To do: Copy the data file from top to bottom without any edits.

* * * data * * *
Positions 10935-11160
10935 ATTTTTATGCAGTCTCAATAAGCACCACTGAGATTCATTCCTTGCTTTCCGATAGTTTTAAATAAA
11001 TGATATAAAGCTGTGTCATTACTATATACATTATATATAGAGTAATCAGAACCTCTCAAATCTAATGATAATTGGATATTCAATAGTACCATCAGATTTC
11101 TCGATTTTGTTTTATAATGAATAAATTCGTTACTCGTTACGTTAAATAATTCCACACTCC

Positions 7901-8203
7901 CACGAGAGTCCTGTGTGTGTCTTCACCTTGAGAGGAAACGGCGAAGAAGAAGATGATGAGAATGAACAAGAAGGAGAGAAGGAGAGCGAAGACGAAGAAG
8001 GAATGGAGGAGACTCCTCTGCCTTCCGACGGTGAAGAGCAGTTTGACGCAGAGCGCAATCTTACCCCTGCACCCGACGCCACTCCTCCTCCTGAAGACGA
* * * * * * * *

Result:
Positions 10935-11160
10935 ATTTTTATGCAGTCTCAATAAGCACCACTGAGATTCATTCCTTGCTTTCCGATAGTTTTAAATAAA
11001 TGATATAAAGCTGTGTCATTACTATATACATTATATATAGAGTAATCAGAACCTCTCAAATCTAATGATAATTGGATATTCAATAGTACCATCAGATTTC
11101 TCGATTTTGTTTTATAATGAATAAATTCGTTACTCGTTACGTTAAATAATTCCACACTCC

Positions 7901-8203
7901 CACGAGAGTCCTGTGTGTGTCTTCACCTTGAGAGGAAACGGCGAAGAAGAAGATGATGAGAATGAACAAGAAGGAGAGAAGGAGAGCGAAGACGAAGAAG
8001 GAATGGAGGAGACTCCTCTGCCTTCCGACGGTGAAGAGCAGTTTGACGCAGAGCGCAATCTTACCCCTGCACCCGACGCCACTCCTCCTCCTGAAGACGA